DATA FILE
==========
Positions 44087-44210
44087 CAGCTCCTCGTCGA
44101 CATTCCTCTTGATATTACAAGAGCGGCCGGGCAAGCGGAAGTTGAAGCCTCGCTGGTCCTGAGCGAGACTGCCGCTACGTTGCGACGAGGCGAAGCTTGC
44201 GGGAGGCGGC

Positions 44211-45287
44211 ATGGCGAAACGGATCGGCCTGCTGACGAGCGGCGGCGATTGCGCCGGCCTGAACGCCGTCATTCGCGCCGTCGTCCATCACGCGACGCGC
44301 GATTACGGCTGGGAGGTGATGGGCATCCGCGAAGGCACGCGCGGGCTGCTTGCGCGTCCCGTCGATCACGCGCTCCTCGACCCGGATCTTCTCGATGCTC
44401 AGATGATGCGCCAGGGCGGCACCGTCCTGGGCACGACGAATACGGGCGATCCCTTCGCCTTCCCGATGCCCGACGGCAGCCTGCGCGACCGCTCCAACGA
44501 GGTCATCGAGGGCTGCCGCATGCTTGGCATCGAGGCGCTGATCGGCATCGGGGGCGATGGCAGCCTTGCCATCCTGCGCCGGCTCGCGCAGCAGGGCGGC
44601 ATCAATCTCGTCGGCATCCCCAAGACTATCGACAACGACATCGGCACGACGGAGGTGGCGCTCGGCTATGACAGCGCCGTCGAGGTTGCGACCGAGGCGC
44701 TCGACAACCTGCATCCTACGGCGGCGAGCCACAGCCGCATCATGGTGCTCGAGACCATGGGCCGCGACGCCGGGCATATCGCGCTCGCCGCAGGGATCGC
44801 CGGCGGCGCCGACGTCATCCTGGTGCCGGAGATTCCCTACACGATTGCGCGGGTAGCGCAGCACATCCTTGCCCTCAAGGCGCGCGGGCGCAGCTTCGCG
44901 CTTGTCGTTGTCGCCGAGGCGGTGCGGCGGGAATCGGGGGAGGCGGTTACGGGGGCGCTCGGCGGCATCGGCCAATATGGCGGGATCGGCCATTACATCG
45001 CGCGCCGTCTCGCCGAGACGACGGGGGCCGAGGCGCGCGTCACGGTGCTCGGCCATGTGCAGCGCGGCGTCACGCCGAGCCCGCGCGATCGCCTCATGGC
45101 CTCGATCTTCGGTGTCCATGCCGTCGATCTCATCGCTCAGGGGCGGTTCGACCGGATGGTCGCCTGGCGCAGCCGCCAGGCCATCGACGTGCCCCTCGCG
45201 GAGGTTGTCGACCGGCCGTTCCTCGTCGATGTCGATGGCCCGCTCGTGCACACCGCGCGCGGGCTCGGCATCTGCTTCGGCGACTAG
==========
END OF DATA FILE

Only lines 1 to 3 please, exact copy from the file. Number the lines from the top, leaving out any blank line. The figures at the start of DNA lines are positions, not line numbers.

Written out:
Positions 44087-44210
44087 CAGCTCCTCGTCGA
44101 CATTCCTCTTGATATTACAAGAGCGGCCGGGCAAGCGGAAGTTGAAGCCTCGCTGGTCCTGAGCGAGACTGCCGCTACGTTGCGACGAGGCGAAGCTTGC